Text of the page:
It’s hard to pick just one favorite DIY though, because a lot of elements in our home were updated, repurposed, or made entirely by us. The lockers we use as a pantry were sourced at a yard sale and completely refinished, and the mirror above the fireplace was a sidewalk rescue that we cut and framed ourselves. We’ve also made several of our own couch pillows and chair cushions and pieces of art, like the large quilted piece in the bedroom and the various cross stitches found throughout.

Credit: Carina Romano

Biggest Indulgence: The dark green, American-made, velvet couch from Grossman Furniture. We think it was totally worth it and we feel like it represents the perfect blending of our individual styles. We searched for a couch with a classic mid-century shape to pair with dark velvet fabric for a moodier, luxurious feeling.

Best Advice: At the risk of sounding cliche—don’t rush to buy. Take the time to shop a variety of places, buy the best quality you can afford, and make sure it’s something you really love. While you can certainly find popular go-tos like IKEA and CB2 in our home, we try to find alternative sources whenever we can, creating things ourselves or giving older pieces a second life. Everywhere you look in our home you’ll find something vintage or secondhand—our mid-century credenza was a shocking Craigslist find. We try to approach design in a considered way, giving each item careful thought, minimizing waste where we can, and making sure we surround ourselves with pieces that are meaningful. That, and you can never have too many plants!

Credit: Carina Romano

What’s your best home secret? If you have a feline friend—and the space/landlord approval—consider fitting one of your closets with a cat door! We were lucky in that a previous tenant had installed one in a large utility closet, and we were able to stow our cat’s food, water, and litter box all out of sight.

Resources

Credit: Carina Romano

LIVING ROOM

  • Dorset Sofa by Rowe — Grossman Furniture
  • Copper ribbed pillow — CB2
  • Blue pinwheel pillow — DIY
  • Red wool blanket — Hudson’s Bay Co, found at The People’s Store
  • Live-edge table — DIY, slab from Jules Goldman Books & Antiques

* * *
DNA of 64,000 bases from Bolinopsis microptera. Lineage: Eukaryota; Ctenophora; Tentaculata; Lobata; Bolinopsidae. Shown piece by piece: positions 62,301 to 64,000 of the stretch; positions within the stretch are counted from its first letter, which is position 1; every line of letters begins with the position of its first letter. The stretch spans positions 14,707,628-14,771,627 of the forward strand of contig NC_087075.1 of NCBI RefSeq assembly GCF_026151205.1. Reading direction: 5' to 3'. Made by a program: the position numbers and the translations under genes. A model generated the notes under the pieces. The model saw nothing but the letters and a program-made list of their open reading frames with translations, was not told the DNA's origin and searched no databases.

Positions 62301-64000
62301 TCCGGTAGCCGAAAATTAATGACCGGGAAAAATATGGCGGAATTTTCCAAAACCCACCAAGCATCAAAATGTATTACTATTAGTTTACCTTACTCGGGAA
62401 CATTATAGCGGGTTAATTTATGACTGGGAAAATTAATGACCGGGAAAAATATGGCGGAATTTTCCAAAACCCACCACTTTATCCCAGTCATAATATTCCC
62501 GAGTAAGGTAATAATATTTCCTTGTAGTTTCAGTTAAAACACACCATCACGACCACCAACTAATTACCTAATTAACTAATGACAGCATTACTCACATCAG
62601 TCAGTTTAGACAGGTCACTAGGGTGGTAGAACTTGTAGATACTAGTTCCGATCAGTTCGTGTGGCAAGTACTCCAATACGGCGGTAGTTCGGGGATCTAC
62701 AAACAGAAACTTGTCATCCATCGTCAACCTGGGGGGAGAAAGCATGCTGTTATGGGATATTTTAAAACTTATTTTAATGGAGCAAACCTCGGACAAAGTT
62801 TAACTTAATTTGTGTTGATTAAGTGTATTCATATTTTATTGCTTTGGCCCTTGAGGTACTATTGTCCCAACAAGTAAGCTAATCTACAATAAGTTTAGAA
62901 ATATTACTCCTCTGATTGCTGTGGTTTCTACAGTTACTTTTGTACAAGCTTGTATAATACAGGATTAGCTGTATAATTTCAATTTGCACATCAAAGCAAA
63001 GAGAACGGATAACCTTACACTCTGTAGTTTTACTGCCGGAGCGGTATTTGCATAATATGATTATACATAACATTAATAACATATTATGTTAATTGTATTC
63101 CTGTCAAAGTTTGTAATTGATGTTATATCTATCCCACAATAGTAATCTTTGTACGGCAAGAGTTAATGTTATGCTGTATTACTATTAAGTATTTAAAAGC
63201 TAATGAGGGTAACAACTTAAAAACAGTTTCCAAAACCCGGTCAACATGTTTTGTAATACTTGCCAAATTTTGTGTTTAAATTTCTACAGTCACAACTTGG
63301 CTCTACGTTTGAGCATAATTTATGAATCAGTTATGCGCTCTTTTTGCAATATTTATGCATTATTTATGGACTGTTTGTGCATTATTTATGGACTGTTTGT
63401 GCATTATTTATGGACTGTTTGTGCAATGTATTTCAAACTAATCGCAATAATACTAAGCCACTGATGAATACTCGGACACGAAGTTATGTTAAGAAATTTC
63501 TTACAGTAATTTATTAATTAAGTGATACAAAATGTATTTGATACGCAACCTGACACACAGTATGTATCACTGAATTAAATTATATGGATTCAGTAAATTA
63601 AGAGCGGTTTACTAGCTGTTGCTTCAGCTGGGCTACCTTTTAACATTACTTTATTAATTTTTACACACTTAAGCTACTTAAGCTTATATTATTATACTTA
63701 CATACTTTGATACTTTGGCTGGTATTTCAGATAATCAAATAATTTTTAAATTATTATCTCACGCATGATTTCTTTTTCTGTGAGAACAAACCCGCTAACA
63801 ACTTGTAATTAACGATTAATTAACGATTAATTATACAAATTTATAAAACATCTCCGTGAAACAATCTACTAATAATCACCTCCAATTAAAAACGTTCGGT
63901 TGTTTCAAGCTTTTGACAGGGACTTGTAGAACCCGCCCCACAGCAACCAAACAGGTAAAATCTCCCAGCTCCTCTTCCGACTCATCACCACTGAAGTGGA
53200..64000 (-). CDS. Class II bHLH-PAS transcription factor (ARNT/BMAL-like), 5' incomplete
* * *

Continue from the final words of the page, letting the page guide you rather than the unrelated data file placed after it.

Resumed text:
• Wool rug — Retrospect Vintage
  • Credenza — Craigslist
  • Plant hanger — IKEA
  • Philadelphia pennants — United by Blue
  • Screenprint flag — Robert Indiana, “Untitled Flag,” inherited
  • Woodcut map — @PhillyLoveNotes
  • Nude Top planter — Group Partner
  • Playing card poster — Galerie Graglia (Beaune, France)
  • Federal mirror — Thrifted at Cherry Street Pier
  • Forest scene cross stitch — DIY
  • Marble-base arc lamp — Secondhand
  • Vintage file cabinet — Beaux Arts Vintage
  • Reproduction Harry Bertoia Side Chairs — Philly AIDS Thrift
  • Side Chair cushions — DIY
  • Brass shell bookends — Retrospect Vintage
  • Framed mirror — DIY
  • Desk — IKEA DIY and Multitable
  • Desk chair — d-Scan Teak Dining Chair from Jinxed
  • Illustrated screenprint — Vertigo Galleria (Mexico City)
  • Beaker wall vases — CB2
Credit: Carina Romano

DINING ROOM

Table — Handcrafted by Brooke Kauffman
Chairs — KI Xylon Stack Chair from The People’s Store (Lambertville, NJ)
Bar — Handcrafted by Brooke Kauffman
Large watercolor painting — Purchased at the Pancakes & Booze Art Show, Underground Arts
Philadelphia skyline cross stitch — DIY
Hansens is — Mælk, print by Mads Berg – L’Affichiste Vintage Poster Gallery

Credit: Carina Romano

KITCHEN

  • Vintage locker — Found at a yard sale, finished, and painted by us

BEDROOM

  • Bed Frame — IKEA
  • White, cotton woodgrain duvet — West Elm
  • Tommy Bahama print pillow — DIY
  • Chair — IKEA
  • Abstract quilt art — DIY
  • Shad Fest Poster — Illustration by Scott MacNeill
  • Abstract digital painting on silk — Stuart Lehrman

Thanks!